Would (4) still be true in that “The best way to make sport fair is to not let biological males ever compete against biological females”?

I contend this is false. Why? Consider the case of Caster Semenya

Intersex Athletes and Why They Matter

Caster Semenya

Caster Semenya doesn’t look like your average stereotype of a woman. She is tall, muscle-bound and athletic, with broad shoulders and a “V-frame”. She is also a 2016 Olympic gold medalist in middle-distance running. But when since she first started winning world titles at women’s track events, she was subjected to scrutiny about her gender and was required to undergo “gender tests” to verify she was indeed female.

It was discovered that Semenya has hyperandrogenism, which is naturally occurring excess levels of testosterone.

In April 2018, as a response to Semenya’s dominance on the field, the International Association of Athletic Federations announced new rules that requires hyperandrogenous athletes to take androgen blockers to lower their testosterone levels, effective beginning in November 2018.

So here we have a woman, assigned female at birth, raised as female all her life, being in an analogous situation with trans women insofar as she is seen as having a competitive advantage to due to her unique physiological features.

It is the lifelong history of testosterone exposure which gives trans women their slight physical advantage. But Caster Semenya also has a lifelong history of elevated testosterone exposure, giving her advantages over other cis females.

What’s Fair for the Goose is Fair for the Gander

So now we’ve come to the central point in my argument.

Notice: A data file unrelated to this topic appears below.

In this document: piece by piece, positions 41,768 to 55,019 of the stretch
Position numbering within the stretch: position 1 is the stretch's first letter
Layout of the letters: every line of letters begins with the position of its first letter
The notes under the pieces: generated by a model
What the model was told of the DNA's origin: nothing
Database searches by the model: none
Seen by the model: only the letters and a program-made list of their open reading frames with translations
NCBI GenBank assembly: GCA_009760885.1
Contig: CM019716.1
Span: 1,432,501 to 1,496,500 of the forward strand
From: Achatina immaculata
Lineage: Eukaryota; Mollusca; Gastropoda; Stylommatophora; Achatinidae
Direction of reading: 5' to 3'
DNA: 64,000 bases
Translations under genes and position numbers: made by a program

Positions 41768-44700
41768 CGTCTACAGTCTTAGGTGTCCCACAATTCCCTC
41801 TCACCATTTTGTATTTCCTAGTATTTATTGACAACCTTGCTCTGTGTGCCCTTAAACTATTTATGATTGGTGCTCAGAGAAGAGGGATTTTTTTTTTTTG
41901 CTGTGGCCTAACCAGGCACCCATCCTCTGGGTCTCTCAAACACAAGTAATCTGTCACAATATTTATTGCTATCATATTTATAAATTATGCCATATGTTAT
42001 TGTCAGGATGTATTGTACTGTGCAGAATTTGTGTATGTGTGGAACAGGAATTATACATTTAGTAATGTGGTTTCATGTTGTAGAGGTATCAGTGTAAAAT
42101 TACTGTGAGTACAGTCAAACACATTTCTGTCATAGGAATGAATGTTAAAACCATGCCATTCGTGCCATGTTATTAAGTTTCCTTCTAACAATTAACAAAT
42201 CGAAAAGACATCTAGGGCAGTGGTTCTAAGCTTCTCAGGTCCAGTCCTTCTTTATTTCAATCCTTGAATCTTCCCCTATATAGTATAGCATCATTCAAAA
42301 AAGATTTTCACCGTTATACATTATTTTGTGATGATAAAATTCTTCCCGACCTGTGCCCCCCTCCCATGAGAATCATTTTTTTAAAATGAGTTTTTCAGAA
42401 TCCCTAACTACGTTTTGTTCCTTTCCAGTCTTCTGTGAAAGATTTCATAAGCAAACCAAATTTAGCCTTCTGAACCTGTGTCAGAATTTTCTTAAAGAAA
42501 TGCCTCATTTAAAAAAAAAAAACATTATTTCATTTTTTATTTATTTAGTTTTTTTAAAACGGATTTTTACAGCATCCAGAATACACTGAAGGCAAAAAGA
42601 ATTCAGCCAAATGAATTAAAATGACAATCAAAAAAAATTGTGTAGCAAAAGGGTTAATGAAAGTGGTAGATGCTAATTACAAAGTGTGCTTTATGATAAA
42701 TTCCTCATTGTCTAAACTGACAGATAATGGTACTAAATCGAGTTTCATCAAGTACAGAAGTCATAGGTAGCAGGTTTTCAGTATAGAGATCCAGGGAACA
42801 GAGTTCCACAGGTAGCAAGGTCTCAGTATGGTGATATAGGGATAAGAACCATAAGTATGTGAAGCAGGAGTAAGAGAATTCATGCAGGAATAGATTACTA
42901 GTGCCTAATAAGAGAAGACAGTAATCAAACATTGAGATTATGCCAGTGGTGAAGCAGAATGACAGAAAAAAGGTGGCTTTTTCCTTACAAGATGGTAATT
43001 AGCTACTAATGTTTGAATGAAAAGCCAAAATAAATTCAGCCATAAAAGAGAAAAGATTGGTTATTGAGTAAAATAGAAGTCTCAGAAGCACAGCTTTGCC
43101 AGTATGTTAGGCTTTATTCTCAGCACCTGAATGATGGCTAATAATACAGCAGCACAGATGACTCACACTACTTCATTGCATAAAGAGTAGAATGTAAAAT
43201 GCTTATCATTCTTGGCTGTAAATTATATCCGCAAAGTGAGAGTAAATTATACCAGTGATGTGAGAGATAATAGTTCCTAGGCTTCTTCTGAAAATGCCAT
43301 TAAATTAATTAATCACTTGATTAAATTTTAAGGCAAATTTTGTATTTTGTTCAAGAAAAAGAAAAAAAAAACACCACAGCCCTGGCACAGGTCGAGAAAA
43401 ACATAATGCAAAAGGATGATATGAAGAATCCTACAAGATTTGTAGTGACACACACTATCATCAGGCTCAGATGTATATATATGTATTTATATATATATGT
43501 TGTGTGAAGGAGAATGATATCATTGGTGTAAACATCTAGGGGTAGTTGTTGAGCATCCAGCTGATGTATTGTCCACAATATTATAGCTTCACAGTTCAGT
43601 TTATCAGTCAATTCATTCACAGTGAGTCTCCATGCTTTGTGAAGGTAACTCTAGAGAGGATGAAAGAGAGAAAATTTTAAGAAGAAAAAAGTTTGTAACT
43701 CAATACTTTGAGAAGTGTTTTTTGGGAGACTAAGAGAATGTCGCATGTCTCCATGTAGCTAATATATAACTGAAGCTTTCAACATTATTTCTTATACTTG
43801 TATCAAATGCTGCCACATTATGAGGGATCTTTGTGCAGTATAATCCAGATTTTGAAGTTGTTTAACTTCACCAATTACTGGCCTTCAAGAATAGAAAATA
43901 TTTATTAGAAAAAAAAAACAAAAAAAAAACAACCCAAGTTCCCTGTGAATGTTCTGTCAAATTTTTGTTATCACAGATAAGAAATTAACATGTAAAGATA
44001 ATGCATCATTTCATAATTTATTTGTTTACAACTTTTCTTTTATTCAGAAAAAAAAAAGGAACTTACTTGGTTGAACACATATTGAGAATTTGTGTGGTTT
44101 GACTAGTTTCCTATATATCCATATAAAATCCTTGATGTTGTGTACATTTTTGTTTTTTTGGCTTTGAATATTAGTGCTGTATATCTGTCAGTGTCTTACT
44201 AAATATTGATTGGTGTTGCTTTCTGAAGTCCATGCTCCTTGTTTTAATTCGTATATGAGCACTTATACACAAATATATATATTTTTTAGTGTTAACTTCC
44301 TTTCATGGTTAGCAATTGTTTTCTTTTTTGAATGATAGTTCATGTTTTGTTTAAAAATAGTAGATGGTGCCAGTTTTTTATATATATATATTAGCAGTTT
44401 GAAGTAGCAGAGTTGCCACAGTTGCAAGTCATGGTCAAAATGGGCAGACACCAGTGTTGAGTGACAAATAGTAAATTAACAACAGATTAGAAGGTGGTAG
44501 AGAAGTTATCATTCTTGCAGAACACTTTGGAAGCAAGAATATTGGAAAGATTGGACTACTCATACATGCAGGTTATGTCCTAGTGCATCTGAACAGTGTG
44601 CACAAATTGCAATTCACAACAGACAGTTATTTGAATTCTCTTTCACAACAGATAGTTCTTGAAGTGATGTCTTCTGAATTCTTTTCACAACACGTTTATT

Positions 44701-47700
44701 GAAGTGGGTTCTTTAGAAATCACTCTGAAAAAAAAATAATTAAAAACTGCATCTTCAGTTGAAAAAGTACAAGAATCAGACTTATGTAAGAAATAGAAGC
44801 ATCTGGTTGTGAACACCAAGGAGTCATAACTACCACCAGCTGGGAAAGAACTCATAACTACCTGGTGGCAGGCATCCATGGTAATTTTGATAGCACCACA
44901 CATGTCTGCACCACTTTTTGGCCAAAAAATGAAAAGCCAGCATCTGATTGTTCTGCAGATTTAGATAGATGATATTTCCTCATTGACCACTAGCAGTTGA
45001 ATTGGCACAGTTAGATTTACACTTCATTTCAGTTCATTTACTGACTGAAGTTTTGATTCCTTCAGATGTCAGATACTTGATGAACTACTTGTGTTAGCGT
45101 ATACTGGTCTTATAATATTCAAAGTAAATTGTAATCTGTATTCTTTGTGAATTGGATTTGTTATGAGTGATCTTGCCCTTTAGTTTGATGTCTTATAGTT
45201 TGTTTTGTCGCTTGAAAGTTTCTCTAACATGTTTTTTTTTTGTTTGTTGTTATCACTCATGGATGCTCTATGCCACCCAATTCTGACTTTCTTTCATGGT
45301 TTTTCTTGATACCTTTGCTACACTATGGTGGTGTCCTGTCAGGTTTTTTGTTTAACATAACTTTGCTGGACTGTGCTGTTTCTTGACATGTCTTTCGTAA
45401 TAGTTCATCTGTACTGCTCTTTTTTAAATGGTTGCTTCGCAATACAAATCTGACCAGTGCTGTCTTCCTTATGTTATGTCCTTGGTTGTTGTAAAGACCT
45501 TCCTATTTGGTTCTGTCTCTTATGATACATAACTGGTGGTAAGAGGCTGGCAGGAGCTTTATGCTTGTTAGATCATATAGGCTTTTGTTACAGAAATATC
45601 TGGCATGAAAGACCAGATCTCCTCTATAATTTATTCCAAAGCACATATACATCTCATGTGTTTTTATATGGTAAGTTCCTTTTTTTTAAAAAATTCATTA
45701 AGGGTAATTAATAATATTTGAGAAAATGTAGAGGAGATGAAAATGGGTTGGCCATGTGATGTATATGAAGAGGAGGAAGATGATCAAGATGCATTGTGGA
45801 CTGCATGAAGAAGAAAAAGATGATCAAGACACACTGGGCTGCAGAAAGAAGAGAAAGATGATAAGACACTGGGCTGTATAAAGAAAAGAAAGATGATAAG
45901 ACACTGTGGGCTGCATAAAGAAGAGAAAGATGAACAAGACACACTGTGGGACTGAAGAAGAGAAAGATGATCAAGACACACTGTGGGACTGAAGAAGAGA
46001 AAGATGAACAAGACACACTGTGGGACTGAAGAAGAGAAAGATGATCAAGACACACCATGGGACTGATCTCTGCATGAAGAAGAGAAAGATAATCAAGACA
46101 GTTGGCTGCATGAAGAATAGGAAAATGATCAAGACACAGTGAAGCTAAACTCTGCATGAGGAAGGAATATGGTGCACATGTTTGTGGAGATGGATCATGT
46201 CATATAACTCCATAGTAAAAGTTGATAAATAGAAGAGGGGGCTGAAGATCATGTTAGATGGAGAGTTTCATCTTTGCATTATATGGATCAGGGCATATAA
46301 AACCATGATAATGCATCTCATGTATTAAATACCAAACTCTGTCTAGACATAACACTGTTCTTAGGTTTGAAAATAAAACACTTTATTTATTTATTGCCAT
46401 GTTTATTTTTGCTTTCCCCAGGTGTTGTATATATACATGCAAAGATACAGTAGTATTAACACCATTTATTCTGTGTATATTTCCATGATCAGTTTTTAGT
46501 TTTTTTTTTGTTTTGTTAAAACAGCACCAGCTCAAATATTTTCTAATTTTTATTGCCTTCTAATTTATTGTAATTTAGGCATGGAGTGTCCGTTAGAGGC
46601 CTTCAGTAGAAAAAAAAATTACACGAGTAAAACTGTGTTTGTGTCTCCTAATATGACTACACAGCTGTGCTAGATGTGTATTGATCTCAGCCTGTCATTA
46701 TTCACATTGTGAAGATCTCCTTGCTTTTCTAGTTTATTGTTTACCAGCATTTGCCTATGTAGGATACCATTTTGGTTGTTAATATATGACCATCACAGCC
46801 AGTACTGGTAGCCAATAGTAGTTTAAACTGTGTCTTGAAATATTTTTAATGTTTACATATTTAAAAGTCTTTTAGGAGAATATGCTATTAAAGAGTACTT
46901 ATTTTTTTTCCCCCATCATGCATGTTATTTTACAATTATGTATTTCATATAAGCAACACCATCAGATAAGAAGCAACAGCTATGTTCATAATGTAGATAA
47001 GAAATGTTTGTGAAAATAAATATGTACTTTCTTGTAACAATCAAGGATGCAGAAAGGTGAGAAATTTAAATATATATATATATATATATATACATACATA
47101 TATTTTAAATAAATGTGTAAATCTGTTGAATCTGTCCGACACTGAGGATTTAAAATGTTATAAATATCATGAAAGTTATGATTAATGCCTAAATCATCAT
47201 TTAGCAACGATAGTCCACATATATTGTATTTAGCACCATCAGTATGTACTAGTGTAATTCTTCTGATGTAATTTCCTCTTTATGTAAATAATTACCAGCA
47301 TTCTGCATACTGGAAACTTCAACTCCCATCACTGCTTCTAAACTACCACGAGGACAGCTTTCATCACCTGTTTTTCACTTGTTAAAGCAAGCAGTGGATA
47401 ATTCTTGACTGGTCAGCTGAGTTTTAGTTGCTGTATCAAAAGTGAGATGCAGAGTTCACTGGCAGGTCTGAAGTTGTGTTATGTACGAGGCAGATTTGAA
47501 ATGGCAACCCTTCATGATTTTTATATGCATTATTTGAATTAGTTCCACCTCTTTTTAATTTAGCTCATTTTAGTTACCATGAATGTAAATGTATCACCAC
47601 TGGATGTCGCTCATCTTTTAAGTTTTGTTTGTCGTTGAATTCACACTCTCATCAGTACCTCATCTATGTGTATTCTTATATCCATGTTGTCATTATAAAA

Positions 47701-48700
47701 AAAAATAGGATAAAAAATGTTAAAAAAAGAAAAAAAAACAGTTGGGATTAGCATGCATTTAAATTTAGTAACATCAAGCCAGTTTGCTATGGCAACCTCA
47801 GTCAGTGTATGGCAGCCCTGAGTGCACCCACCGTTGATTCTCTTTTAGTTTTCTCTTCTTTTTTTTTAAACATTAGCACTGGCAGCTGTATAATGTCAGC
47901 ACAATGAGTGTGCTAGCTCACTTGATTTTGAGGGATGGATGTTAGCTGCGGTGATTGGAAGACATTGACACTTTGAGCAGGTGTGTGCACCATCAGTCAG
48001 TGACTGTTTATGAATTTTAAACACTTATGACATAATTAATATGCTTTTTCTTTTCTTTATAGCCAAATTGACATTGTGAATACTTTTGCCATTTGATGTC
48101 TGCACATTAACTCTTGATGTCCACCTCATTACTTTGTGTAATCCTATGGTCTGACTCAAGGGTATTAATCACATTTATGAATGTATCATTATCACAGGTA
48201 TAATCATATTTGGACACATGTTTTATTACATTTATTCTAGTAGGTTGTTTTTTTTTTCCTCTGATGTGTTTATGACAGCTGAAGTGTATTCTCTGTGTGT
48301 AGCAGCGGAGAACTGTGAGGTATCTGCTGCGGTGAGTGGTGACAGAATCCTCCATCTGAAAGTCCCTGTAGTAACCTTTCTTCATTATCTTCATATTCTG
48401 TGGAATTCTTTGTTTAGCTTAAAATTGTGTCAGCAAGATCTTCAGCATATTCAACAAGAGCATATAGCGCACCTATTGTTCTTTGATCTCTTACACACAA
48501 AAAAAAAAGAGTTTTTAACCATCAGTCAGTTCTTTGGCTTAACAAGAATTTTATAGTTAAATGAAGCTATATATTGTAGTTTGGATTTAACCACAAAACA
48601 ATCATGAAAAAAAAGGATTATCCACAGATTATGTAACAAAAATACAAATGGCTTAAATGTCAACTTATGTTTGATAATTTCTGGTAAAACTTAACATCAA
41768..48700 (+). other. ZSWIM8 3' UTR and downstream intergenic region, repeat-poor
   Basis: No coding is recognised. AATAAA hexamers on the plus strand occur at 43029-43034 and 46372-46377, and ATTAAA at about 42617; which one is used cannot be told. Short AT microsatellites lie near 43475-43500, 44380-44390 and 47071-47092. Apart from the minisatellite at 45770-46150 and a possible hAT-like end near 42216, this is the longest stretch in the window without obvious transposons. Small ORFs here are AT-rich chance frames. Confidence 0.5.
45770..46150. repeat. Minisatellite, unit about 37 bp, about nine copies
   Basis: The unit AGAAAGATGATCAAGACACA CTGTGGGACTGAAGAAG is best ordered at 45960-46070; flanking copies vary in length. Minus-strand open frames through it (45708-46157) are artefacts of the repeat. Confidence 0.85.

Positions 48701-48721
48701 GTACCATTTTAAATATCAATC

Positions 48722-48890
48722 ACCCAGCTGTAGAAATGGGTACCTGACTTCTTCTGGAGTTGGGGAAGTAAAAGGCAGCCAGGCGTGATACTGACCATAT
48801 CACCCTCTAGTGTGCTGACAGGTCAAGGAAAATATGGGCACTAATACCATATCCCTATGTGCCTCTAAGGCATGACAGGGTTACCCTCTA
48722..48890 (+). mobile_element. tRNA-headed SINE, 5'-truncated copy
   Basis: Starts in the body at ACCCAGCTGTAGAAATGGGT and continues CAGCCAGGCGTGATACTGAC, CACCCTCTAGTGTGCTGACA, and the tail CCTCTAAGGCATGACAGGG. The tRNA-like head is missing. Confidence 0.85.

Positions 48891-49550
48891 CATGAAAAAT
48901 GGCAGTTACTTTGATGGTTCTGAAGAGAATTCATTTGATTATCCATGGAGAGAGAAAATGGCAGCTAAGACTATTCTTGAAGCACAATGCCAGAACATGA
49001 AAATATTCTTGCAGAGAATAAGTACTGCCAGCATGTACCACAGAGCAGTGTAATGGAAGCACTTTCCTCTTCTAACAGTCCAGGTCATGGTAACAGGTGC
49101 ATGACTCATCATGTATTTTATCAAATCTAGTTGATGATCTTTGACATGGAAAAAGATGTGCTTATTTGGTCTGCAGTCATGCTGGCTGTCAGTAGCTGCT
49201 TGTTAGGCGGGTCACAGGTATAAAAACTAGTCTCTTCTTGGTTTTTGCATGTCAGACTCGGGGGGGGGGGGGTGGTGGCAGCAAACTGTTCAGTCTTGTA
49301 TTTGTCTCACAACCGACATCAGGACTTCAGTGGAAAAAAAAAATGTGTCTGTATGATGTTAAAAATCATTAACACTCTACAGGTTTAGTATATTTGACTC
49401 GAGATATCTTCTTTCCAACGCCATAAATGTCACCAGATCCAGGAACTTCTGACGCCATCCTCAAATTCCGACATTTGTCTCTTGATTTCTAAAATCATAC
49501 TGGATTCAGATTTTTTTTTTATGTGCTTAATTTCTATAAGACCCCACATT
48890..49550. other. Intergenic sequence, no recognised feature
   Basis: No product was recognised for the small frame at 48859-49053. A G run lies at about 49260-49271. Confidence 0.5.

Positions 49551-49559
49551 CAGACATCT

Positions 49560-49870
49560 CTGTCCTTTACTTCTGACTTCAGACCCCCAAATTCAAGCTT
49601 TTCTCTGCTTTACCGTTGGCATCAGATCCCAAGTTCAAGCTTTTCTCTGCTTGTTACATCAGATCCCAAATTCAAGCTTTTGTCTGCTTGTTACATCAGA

I contend that if it’s fair for Semenya to compete against cis females (which I think it is) then it’s also fair for trans women to compete against cis females so long as everyone’s current levels of testosterone have been equal for two years, as per the current guidelines for transgender female athletes.

Think about it. Hyperandrogenism comes in a spectrum. Some cis females are always going to have higher naturally occurring testosterone levels compared to the average female. And they’re likely always going to have a competitive advantage compared to someone with low T.

So should women with high T not be allowed to compete in any sport, ever? Where do you draw the line? Drawing lines on a biological spectrum is always going to be somewhat arbitrary because you’ll leave out some people from the sport. And why should those particular women be discriminated against? You don’t see tall basketball players being discriminated against because they have an unfair advantage over short basketball players — and imagine trying to implement some height cut-off and measuring things precisely.